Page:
As Entrepreneurs, we are often eternal optimists who plan for the best-case scenario. This allows us to create change in the world. However, as you embark on your startup journey, it is critical to understand and be aware of the potential challenges that may arise. In order to increase your chances of success, it's important to understand "What Must an Entrepreneur Assume When Starting a Business."
Here are three critical assumptions that entrepreneurs must make when starting a business:
Your First Idea May Not Work
It's important to note that the idea you first have when starting your business, may not be the one that ultimately leads to success. Instagram started off as Burbn, an app that allowed users to check in at their favorite places. Twitter began as Odeo, a network where people could sign up for podcasts.
My cookie company, Nui, started off as a protein bar. Even after we pivoted towards cookies it took many versions of the recipe until we found the right fit.
The key is to be flexible and willing to pivot toward your customer's needs.
It Will Cost More Than You Think
Unexpected expenses happen during the course of starting a business. Your product development costs may be higher than expected. Your cost to acquire customers may be more expensive than projected in the early stages of your marketing. Whatever it is, be sure to budget at least 30%-50% more than you're projecting.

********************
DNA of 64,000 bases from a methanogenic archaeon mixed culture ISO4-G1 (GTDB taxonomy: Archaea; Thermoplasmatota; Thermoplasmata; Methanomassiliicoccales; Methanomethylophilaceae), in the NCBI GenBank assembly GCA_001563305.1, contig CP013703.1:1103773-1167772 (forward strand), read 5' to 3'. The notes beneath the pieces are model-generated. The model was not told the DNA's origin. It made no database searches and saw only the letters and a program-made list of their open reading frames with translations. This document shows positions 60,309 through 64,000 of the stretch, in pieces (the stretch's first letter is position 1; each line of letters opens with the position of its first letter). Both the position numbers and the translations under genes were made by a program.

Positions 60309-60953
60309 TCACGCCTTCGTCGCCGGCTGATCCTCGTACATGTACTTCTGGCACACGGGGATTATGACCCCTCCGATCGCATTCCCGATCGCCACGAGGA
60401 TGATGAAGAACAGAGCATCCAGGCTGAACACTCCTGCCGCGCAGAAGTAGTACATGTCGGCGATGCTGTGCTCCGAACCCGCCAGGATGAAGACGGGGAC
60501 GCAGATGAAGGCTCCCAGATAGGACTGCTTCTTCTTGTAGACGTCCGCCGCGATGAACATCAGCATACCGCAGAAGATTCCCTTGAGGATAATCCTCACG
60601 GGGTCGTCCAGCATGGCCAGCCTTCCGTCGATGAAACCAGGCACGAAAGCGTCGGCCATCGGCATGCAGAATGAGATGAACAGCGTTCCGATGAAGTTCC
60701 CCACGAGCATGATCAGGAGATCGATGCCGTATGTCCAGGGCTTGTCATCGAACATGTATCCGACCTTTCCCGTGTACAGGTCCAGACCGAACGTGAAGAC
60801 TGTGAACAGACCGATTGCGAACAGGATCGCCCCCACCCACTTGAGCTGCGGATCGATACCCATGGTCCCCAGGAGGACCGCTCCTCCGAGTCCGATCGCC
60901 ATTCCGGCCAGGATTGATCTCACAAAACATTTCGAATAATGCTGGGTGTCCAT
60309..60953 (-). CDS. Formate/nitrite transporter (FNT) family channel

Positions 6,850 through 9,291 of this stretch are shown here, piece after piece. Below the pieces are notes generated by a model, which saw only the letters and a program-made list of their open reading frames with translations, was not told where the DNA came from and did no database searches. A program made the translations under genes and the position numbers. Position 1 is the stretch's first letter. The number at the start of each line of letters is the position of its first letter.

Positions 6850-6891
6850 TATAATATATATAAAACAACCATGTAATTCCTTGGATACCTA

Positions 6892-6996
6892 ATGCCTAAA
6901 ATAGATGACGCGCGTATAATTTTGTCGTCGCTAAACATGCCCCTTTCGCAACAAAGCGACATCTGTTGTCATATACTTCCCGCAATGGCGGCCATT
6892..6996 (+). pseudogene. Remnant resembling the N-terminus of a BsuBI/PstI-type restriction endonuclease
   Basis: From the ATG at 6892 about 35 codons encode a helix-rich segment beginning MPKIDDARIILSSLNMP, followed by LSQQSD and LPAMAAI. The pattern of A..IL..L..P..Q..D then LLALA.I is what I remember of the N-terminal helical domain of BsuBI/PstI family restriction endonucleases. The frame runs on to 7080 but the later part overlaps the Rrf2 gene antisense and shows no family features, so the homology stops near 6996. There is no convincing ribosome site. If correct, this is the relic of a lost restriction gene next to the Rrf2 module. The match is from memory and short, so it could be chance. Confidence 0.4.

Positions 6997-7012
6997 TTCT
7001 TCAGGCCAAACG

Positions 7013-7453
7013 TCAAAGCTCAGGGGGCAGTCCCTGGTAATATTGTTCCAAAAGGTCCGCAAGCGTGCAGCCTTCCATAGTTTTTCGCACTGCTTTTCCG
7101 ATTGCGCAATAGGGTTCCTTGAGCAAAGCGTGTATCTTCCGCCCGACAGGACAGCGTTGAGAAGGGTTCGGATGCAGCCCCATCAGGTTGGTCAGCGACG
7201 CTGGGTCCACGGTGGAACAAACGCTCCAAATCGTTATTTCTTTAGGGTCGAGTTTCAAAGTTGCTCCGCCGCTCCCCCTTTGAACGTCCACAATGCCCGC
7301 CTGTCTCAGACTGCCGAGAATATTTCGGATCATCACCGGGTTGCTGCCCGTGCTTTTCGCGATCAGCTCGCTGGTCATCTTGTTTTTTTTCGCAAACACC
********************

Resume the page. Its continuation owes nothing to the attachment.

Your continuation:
This buffer of cash will directly impact how you run your business too. When you know you don't have to worry about covering the bills, you'll make better-informed, longer-term decisions. You'll switch from a scarcity mentality to one of abundance.
It Will Take Longer Than You Think
As entrepreneurs, it's easy to fall into the trap of false expectations. I know I did, by hoping for a big exit (selling the company), I sacrificed a lot of my short-term mental well-being. I missed critical time with loved ones and burned out.
Instead, ask yourself, "What would your business look like if there was no 'pot of gold at the end of the rainbow'?" Would you run your business differently? Would you start enjoying the journey more? By answering these questions, you'll be able to shift your perspective and will have the stamina to keep going.
Learn to Love The Journey
By being aware of these three assumptions you'll learn to be flexible, prepared, and patient. All of these things will increase your chance of success. Remember, business is a marathon, not a sprint. Learn to love the journey!